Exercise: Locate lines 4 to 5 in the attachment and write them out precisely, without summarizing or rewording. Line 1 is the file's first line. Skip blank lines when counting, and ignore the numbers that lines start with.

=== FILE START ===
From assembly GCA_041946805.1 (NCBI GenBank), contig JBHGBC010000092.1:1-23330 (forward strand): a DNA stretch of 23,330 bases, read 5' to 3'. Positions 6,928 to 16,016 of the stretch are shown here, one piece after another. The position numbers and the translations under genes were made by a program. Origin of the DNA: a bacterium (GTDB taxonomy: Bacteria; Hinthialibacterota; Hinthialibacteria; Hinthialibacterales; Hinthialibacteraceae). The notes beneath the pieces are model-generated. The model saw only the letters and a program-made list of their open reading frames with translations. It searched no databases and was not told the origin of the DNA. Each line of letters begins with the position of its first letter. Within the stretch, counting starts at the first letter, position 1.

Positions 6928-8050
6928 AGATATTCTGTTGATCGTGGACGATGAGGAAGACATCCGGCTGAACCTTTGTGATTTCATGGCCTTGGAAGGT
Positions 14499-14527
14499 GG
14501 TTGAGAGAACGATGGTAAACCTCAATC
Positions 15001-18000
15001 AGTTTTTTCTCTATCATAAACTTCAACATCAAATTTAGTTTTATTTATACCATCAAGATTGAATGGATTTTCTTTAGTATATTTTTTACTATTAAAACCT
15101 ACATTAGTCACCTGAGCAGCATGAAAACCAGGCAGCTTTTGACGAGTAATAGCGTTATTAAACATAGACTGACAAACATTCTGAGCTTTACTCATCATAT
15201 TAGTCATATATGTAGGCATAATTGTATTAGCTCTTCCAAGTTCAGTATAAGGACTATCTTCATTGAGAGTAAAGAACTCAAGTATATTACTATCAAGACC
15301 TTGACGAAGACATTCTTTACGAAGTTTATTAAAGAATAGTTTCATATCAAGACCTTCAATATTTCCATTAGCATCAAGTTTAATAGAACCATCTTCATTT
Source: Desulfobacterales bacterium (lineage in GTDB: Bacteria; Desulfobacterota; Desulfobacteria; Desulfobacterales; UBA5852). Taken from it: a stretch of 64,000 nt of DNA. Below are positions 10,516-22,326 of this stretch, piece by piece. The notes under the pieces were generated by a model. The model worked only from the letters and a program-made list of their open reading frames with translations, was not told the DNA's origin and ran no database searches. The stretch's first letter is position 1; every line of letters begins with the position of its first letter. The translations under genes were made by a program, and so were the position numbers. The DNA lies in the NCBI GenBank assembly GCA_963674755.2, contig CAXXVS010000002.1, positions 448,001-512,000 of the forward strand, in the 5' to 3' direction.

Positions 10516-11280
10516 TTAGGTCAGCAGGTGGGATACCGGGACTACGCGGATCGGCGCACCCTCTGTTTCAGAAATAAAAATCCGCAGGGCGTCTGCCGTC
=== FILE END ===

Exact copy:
Positions 14499-14527
14499 GG